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Opinion: Touchscreen’s time to shine

MIchael Nicholson 28 January 2015
Opinion: Touchscreen's time to shine

Tiny Green PC’s Viru Patel comments on an industry trend…

Interactive whiteboards have largely displaced blackboards in the UK’s classrooms, but despite their popularity, they do suffer from some serious drawbacks. The biggest issue is the amount of power they use. Typically, they can be on six hours per day for 220 days of the school year and although teachers tend to be environmentally aware and relatively good at turning off projectors when not in use, their energy consumption and cost is significant.

There are other disadvantages too. Teachers rely on the availability of the interactive whiteboard in planning their lessons, making it a significant issue if the projector doesn’t work or the screen ‘washes out’ due to high levels of ambient light. Common malfunctions include the bulb burning out – standard bulbs have a life of 2,000 hours – or the projector becomes misaligned, providing poor images. With some designs, it is hard to avoid standing in the beam.

Touchscreens are more convenient and cost much less to run than interactive whiteboards. Large-format screens of 65in diagonal or more are being widely adopted in many different applications, including retail, transport, hospitality and corporate environments. Because of this, economies of scale mean that manufacturing costs are reducing; something that is being passed on to the buyer. These large-format screens are widely offered with integrated touch control. There is little doubt that, as the cost comes down, this is the technology of the future for the classroom too.

Touch technology is user friendly and intuitive, overcoming the hesitation of non-tech savvy members of staff, offering multiple touches, making the screens super-accessible for dynamic and interactive learning. The need for a delicate projector is eliminated and the PC can either be integrated into the screen or attached to the rear, forming a single reliable unit that only needs to be set up once. The screen glass is also comparatively robust and very easy to clean with a wipe or, if necessary, with stronger detergents. For informational signage applications in school foyers and catering areas, the same screens can be used without the touch overlay. Using a suitable content management system, screens in the foyer can quickly and easily be updated with news of individual and collective achievements and upcoming events, and the same information can be added to the menu screens in the café, and even to screens in classrooms when they’re not in use for lessons.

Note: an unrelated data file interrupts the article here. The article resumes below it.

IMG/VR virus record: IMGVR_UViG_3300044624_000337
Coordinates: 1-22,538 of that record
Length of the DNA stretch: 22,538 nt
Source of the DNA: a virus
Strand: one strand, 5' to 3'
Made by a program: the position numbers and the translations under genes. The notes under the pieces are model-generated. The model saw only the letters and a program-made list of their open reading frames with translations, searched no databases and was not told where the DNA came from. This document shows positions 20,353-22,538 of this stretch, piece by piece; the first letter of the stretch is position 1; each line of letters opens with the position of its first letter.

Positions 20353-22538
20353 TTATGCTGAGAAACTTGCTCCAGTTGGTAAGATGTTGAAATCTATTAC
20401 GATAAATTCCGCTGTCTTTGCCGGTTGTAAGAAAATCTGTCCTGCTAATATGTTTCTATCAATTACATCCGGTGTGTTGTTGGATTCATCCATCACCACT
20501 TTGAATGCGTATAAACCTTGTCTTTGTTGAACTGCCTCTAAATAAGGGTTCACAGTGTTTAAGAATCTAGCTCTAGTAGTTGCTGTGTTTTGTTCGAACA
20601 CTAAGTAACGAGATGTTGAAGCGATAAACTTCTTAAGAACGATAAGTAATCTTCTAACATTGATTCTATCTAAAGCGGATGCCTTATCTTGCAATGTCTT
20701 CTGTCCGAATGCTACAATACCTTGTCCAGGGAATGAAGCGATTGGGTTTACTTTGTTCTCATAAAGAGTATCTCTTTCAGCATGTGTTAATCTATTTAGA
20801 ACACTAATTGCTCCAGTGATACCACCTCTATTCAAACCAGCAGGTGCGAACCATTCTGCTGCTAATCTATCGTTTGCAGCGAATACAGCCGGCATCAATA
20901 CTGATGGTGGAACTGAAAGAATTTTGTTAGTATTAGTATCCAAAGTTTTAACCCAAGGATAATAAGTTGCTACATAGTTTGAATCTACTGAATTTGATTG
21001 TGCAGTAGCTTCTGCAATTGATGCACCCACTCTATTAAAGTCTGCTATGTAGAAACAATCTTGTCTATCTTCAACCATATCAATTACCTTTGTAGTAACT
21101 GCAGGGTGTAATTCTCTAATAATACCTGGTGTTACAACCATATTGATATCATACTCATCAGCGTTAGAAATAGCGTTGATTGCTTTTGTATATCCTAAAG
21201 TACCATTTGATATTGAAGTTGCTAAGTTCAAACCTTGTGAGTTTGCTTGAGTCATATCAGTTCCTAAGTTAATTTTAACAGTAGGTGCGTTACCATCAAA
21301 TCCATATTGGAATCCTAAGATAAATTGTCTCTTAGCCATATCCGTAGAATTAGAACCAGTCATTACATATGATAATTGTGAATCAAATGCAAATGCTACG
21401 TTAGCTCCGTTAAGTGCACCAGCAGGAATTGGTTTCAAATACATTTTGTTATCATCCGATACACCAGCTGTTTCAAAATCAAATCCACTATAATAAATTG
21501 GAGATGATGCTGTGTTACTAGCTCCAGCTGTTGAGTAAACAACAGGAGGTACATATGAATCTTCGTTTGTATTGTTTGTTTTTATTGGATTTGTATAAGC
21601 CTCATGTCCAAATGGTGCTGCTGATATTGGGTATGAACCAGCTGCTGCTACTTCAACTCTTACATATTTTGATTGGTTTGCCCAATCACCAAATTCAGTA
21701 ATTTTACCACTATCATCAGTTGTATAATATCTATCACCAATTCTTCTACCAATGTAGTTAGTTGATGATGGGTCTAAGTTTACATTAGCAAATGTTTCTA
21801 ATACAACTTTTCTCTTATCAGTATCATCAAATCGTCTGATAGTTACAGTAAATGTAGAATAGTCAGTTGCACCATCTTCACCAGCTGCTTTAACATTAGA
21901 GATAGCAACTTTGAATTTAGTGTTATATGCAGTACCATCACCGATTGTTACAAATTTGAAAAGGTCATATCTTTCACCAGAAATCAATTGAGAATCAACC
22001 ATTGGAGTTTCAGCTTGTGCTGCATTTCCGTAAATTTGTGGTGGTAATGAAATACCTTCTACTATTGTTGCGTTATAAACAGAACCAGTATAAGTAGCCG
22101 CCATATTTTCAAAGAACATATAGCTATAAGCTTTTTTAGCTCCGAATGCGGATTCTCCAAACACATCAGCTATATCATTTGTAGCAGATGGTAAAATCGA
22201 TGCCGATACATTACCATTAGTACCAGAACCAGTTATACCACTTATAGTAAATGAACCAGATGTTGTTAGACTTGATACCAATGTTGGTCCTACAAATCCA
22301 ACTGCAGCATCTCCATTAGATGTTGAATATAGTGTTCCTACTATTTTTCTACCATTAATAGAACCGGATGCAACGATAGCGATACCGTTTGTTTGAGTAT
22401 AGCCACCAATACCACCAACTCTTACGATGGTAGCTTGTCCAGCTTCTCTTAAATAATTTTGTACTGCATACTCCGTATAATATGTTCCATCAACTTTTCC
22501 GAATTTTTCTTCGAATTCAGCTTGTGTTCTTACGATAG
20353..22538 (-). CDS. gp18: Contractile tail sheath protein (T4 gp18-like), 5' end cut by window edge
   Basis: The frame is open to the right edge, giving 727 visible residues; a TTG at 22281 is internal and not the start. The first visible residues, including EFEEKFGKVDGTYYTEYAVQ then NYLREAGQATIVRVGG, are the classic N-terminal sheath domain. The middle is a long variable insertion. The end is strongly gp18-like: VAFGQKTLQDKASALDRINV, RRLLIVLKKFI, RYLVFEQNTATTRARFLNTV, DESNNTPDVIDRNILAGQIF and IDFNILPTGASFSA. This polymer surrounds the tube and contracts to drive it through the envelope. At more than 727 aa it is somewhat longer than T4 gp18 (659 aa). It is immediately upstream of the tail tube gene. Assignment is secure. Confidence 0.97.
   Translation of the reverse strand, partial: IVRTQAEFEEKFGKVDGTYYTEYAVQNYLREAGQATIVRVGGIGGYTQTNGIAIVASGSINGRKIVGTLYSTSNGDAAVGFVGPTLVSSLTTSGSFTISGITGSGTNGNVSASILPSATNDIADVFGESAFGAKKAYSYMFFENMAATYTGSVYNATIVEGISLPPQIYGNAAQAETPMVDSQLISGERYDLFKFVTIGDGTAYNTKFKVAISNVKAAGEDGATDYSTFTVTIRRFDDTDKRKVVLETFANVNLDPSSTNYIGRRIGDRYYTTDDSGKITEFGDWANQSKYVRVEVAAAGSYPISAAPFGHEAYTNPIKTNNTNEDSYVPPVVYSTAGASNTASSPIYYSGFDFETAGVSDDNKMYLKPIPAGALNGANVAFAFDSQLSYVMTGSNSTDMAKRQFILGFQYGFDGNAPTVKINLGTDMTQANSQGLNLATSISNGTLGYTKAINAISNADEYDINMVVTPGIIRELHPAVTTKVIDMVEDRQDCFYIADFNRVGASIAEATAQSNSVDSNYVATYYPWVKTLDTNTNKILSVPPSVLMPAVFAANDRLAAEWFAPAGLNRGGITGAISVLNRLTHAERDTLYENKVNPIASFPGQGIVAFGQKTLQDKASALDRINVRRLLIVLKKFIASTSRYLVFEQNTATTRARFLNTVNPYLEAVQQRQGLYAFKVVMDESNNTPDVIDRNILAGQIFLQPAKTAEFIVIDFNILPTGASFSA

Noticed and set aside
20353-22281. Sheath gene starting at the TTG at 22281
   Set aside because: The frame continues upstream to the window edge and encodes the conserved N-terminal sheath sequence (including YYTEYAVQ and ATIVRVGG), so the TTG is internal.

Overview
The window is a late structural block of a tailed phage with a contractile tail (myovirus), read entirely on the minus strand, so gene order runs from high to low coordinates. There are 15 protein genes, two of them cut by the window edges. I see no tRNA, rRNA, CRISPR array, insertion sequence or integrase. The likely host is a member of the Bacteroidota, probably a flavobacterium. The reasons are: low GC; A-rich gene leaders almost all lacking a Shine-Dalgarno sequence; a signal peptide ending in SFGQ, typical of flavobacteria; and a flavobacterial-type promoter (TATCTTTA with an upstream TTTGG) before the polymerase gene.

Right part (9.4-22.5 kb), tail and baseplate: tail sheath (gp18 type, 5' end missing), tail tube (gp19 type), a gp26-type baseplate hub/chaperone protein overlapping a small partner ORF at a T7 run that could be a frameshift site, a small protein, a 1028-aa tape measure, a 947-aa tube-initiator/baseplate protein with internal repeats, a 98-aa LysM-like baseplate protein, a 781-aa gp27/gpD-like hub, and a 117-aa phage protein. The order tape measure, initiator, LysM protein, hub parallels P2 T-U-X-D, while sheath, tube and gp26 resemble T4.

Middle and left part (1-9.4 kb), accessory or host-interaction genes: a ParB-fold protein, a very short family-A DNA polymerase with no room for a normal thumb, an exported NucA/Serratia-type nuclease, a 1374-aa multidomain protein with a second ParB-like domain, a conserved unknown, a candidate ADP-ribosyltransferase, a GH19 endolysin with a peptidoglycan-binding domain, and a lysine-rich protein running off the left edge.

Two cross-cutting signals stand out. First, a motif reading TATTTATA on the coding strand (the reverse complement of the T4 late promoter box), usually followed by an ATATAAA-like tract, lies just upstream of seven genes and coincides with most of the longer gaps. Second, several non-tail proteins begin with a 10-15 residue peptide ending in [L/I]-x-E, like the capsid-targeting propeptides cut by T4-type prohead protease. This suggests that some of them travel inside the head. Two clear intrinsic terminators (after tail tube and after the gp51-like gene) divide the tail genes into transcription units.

Screen technology is ever improving. Whiteboard replacement and informational signage packages are now offered based on full HD monitor technology (42in, 46in, 55in and 65in), integrated with touch control and driven by compact and energy-efficient solid-state PCs. The screens can respond correctly to up to five simultaneous touches and can be networked for remote control. The screens are designed for 24/7 operation, and can use technologies such as LED backlights and smart power management to deliver low energy consumption. Low-energy solid-state PCs offer high performance but use less than 10% of the energy of a traditional PC, and produce so little heat that no noisy cooling fan is required. They are able to run all exactly the same applications as their larger, more power-hungry counterparts and can be used with popular interactive learning environments such as RM EasyTeach, SMART and many others, effectively eliminating the need for training. Systems are compatible with Windows, Linux and Android operating systems.

www.tinygreenpc.com

 

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